By CNN Political Unit
(CNN) – The approval rating for the first Republican senator to back same-sex marriage has edged down, fueled mostly by a drop in support from members of his own party, according to a new survey.
An adviser to Sen. Rob Portman of Ohio, responding to the poll, says the senator’s change of heart on the controversial social issue had nothing to do with politics.
A Quinnipiac University survey released Friday indicates that Portman’s approval rating stands at 40 percent among Ohio voters, down four points from a February 28 poll. The four percentage point dip is within the survey’s sampling error. The senator’s disapproval rating went from 24 percent in February to 31 percent now.
A six point drop in approval by self-described Republicans appears to be the main factor in the overall edging down of Portman’s approval. Sixty-three percent of Republicans questioned in the February poll said they approved of the job Portman was doing as senator. That’s dropped to 57 percent now. And just over four in ten Republicans say they think less favorably of Portman because of his switch on same-sex marriage.
In March, Portman became the first Republican in the U.S. Senate to endorse same-sex marriage. He announced that he was swayed on the issue by his son, who told his family he was gay.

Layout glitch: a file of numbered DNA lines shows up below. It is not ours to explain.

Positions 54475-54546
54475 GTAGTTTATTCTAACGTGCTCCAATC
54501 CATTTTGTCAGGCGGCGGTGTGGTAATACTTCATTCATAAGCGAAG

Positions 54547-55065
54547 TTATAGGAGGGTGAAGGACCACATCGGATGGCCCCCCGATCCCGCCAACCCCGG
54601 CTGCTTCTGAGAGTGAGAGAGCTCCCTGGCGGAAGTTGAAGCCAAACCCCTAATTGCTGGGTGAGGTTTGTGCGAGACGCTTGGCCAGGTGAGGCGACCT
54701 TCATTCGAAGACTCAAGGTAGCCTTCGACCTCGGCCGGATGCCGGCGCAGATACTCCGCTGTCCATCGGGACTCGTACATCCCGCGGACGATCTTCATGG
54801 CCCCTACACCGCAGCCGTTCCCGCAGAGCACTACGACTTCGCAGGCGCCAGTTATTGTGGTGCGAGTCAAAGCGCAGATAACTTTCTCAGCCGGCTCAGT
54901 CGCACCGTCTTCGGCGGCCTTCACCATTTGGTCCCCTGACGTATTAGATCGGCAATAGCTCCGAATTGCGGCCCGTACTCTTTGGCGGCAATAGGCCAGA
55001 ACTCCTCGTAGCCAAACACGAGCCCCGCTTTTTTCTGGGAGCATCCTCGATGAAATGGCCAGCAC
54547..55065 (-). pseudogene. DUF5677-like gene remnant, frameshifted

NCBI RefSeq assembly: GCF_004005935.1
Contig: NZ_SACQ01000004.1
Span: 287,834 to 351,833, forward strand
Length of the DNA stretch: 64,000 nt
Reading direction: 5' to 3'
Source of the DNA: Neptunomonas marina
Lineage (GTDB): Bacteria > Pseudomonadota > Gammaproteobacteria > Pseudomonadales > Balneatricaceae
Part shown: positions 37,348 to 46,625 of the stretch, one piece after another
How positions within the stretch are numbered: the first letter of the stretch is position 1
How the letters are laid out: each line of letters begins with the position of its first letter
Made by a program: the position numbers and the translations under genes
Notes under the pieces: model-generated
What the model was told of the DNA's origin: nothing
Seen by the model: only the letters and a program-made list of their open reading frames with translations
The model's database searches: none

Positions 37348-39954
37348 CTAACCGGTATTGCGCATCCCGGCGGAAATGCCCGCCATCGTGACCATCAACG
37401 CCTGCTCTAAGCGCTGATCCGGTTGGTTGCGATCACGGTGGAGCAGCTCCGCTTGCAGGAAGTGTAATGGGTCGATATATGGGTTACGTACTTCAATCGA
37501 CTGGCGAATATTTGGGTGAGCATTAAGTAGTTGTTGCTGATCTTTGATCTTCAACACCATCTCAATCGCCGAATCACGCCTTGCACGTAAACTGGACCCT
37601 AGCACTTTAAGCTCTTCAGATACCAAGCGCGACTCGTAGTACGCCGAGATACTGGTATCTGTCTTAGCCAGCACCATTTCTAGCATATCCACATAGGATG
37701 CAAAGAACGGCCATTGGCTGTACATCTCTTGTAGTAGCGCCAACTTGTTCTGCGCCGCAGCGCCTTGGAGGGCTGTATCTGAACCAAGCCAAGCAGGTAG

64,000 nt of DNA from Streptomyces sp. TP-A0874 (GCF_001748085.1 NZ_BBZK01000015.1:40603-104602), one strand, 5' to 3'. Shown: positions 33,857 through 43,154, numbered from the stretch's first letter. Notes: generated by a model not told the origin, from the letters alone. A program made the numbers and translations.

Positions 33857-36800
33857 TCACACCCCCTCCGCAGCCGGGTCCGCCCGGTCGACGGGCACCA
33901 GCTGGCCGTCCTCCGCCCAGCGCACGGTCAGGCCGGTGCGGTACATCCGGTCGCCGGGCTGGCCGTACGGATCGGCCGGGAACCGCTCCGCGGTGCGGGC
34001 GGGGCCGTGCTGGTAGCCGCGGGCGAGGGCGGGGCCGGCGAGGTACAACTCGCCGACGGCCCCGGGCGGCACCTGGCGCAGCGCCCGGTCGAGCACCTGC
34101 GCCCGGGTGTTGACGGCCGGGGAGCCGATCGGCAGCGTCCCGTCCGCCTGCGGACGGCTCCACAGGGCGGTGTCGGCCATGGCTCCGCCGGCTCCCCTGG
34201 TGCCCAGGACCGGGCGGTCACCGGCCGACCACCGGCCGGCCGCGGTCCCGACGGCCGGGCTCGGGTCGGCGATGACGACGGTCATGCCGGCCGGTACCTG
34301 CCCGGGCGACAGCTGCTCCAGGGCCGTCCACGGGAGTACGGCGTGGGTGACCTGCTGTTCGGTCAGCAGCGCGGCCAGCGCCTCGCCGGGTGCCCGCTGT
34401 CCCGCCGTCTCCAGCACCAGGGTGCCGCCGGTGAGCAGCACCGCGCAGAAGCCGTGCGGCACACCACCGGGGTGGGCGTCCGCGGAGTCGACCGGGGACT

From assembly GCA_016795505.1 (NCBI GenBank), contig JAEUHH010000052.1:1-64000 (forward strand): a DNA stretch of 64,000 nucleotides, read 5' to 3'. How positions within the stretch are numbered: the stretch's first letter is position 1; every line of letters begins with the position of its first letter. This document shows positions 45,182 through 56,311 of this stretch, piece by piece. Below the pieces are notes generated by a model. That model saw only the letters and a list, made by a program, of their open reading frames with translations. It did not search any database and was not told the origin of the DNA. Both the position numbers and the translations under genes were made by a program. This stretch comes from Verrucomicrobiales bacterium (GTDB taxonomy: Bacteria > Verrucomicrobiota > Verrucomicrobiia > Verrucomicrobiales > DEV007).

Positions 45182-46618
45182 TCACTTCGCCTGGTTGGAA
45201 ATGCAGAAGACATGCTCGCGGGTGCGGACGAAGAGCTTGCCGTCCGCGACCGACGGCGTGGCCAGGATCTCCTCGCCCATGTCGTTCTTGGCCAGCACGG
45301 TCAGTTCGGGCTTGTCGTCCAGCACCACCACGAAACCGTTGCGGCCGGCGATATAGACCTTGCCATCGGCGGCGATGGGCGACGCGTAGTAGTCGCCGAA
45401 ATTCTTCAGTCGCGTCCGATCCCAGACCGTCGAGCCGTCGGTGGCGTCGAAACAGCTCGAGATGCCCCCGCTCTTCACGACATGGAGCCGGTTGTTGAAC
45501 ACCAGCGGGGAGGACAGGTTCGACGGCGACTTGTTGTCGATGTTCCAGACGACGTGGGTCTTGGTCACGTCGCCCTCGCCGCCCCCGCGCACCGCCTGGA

“Rob’s change of heart was driven by a family issue, and clearly had nothing to do with politics or poll numbers. He remains focused on the top issues in the minds of Ohioans – our economy, and Washington’s out of control spending and debt,” said a Portman adviser.
Portman’s change of stance came just before the U.S. Supreme Court heard two high profile cases involving same-sex marriage. The high court is expected to issue rulings in June.
Portman, a former congressman who served as U.S. trade representative and director of the Office of Management and Budget under President George W. Bush, was first elected to the Senate in 2010 and is not up for re-election until 2016.
“Sen. Rob Portman’s reversal on same-sex marriage has cost him a little support in his Republican base, but has little impact among Democrats and independent voters,” said Peter Brown, assistant director of the Quinnipiac University Polling Institute.
According to the poll, 48 percent of Ohio voters support legal same-sex marriage, with 44 percent opposed.
The survey also indicates President Barack Obama’s approval rating in Ohio now stands at 45 percent, down from 48 percent in March and 54 percent in December.
The Quinnipiac University poll was conducted April 10-15, with 1,138 registered Buckeye State voters questioned by telephone. The survey’s overall sampling error is plus or minus 2.9 percentage points.
CNN Political Editor Paul Steinhauser contributed to this report